It seems that the most common Google/Yahoo search on my blog at the moment involves the words "Bennelong", "Opinion" and "Poll", searches which mostly go to this previous posting.
So, in face of popular demand, here are some more thoughts on John Howard's chances of winning his electorate.
At the bottom of this blog entry, I've placed a map of John Howard's Bennelong electorate. The image is an animation: if you wait long enough for your internet connection to download it, you'll see that it flips between the 2001/2004 boundaries and the 2007 boundaries.
You'll see on the map where the electorate has expanded to include Roselea and a much larger section to the west called Melrose Park. None of the old electorate seems to have been dropped off. His electorate was 53 square km, now it is 58 square km: more streets for the Prime Minister to power walk down in the unlikely event that he chooses to door-knock his electorate.
The area that the Electoral Commission calls Roselea appears in my Sydway directory as part of Beecroft that has been chopped off from the rest of Beecroft by the M2 Motorway. It's part of the Shire of Hornsby. Now: Hornsby is huge. It's hard to draw any demographic conclusions for the entire Shire, except that most of it is likely to vote Liberal under almost any circumstances.
The Wikipedia article on Beecroft describes it like this "Beecroft residents tend to vote conservatively, and for fiscally conservative political parties, while often being socially liberal in their political views [Citation Needed]." (sic) That is, Wikipedia's claim is not supported. But I guess it may have been written by somebody who has actually visited Beecroft/Roselea, so they've got a better idea than I do. The conclusion we might draw from this summary is that this region might normally vote for Howard, but that the "Doctors' Wives" may turn against him if a swing is on.
The area described as Melrose Park is called Ermington in my Sydway. It's part of the City of Parramatta.
In 2004, the ABC's Election Analyst, Antony Green described Ermington as "less salubrious". (Scroll down until you get to the word Ermington.)
But his overall analysis for 2007 is that the 1,800 people from Beecroft and 5,500 people from Ermington will only count against Howard to change his margin by -0.1%. I'd tend to agree that they will only have a minor impact on the electorate: Beecroft is still moderately well off, so Ermington would have to be extremely down market before it might make a big difference to Howard's chances.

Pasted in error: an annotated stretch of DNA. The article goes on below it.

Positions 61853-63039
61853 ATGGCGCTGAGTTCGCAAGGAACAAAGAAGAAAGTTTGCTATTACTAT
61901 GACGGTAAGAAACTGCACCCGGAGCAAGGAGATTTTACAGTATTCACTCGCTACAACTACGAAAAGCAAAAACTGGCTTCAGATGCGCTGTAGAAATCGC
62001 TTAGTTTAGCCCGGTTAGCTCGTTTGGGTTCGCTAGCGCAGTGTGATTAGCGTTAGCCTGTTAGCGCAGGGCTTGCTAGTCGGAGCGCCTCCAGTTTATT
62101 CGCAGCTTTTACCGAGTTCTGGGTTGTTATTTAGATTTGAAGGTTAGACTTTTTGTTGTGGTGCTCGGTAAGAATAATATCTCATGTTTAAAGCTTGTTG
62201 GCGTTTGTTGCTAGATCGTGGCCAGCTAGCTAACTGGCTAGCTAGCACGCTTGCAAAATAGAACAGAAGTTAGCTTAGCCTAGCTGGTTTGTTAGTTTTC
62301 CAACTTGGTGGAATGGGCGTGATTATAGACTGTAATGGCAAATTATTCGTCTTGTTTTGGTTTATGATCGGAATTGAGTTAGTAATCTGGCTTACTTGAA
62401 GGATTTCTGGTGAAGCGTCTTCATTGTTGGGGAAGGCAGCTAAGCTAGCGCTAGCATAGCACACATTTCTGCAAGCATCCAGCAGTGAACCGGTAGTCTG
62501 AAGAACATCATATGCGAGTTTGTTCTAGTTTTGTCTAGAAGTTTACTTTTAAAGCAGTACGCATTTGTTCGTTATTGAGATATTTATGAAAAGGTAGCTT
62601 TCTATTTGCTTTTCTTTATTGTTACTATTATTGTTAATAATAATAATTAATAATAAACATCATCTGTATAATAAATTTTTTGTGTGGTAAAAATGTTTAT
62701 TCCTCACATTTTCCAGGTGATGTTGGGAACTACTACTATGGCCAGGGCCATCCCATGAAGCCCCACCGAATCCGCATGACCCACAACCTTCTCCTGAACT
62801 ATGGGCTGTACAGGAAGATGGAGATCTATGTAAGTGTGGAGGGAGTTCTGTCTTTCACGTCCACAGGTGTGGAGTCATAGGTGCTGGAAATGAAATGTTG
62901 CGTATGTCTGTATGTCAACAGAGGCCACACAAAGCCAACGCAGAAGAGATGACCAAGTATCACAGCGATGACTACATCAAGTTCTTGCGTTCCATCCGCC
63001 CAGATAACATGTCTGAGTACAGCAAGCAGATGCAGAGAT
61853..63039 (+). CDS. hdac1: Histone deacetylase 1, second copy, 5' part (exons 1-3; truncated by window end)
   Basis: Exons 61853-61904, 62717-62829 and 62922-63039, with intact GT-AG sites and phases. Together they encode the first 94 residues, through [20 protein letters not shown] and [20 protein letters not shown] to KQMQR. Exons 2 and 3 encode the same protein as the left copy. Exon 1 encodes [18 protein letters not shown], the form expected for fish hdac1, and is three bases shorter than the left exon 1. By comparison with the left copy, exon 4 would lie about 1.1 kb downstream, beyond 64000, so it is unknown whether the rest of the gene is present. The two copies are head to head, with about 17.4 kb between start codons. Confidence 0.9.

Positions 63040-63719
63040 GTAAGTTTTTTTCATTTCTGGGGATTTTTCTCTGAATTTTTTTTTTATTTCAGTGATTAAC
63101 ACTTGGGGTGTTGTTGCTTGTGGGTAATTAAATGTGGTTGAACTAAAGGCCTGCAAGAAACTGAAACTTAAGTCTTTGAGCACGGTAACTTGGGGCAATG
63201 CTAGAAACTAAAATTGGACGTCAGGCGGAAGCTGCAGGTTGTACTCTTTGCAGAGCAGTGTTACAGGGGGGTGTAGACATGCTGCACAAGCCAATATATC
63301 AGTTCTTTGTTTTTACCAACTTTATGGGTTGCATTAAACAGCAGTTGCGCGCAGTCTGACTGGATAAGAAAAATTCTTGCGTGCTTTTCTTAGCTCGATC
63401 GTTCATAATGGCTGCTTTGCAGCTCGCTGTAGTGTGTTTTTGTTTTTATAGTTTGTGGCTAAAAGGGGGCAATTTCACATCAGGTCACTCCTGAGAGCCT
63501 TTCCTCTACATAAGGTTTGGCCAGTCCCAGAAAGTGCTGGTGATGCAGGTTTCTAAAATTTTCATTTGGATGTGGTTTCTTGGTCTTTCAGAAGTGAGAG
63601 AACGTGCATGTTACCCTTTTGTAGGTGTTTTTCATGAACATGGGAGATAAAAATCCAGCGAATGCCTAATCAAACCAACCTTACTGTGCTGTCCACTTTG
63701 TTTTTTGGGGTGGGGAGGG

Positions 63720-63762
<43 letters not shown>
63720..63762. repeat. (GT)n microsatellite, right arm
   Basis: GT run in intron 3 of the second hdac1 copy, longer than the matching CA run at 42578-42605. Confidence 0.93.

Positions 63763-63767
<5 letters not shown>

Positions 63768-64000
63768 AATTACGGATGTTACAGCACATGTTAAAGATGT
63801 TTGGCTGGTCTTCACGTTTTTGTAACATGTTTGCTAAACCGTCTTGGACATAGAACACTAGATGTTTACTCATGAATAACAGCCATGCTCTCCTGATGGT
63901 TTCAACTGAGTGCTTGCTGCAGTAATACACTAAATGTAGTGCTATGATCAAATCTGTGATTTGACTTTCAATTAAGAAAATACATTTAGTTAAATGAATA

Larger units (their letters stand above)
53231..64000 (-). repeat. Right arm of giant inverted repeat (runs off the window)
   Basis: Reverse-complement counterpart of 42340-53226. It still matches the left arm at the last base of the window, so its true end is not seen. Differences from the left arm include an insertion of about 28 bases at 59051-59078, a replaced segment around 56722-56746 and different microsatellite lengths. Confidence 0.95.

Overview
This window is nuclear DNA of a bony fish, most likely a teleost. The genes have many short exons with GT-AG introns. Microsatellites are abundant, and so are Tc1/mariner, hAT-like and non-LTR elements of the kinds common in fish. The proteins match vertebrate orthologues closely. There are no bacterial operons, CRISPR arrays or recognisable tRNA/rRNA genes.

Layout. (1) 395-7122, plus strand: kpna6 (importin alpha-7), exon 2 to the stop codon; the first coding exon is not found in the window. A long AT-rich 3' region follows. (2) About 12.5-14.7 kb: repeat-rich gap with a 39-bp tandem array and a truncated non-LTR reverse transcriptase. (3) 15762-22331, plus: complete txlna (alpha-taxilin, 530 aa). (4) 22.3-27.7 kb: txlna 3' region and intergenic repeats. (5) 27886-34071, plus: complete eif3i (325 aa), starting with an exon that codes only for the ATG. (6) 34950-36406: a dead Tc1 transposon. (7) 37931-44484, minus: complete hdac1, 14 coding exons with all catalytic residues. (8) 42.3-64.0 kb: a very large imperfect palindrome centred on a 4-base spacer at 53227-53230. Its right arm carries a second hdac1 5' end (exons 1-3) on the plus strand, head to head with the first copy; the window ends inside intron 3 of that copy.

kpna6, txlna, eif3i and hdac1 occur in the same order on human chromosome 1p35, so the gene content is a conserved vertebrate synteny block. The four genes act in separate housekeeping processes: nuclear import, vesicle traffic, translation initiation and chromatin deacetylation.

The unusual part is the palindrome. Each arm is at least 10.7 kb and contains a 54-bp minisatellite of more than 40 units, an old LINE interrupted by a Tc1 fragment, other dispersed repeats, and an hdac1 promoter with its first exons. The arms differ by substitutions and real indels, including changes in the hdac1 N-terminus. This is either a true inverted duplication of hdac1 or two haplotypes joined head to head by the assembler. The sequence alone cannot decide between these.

Maxine McKew is going to have to get votes from elsewhere. Either former Liberal voters need to turn her way in the electorate as a whole, or new voters need to have moved into the electorate with new views. (Lots of Lateline fans?)
On 3rd November, Newspoll reported that there was a 4.7% swing happening in Bennelong. (My thanks to Mumble, an excellent political site, for the info on the poll.)
Various sources give me different figures on the swing needed to unseat Howard: Crikey's Election Guide: 4.2%. Antony Green: 4.1%. The Australian (with the Newspoll analysis): 4.0%. All of which seem to suggest that Maxine needs to start thinking about how she will decorate her Electorate Office. Except that Newspoll reveals that the margin for error for this poll is 3%. Meaning Howard may end up winning the seat with a 7% margin. Or he might go down with McKew gaining a win by more than 53% of the vote. In truth, since Newspoll's sample was only 800 voters, the margin for error is probably a bit more than 3%: perhaps plus or minus 3.5%.
The best analysis of the Betting Market seems to be done by Simon Jackman. It's hard to make specific links to his web site. Here's a general link to his election betting market analysis. At the moment, the likelihood of an ALP win in Bennelong is low. Somewhere between a 31.5% and 35.1% chance of an ALP win, depending upon who you place your bet with.
Given that the overall betting market is predicting a (possibly narrow) ALP victory in the election, it would seem that it isn't outrageously hypothetical for Howard to start thinking about what he might do if the Coalition loses the election, but he hangs on to Bennelong. Perhaps he'll have more fun attending the local Granny Smith Festival when he's a back bencher? He'll get to meet the Granny Smith Queen in 2008, 2009, 2010 and, if the ALP gets its way with four year terms, in 2011 too.
Maps courtesy of the Australian Electoral Commission.
Anthony Holmes November 4th, 2007 20:25:31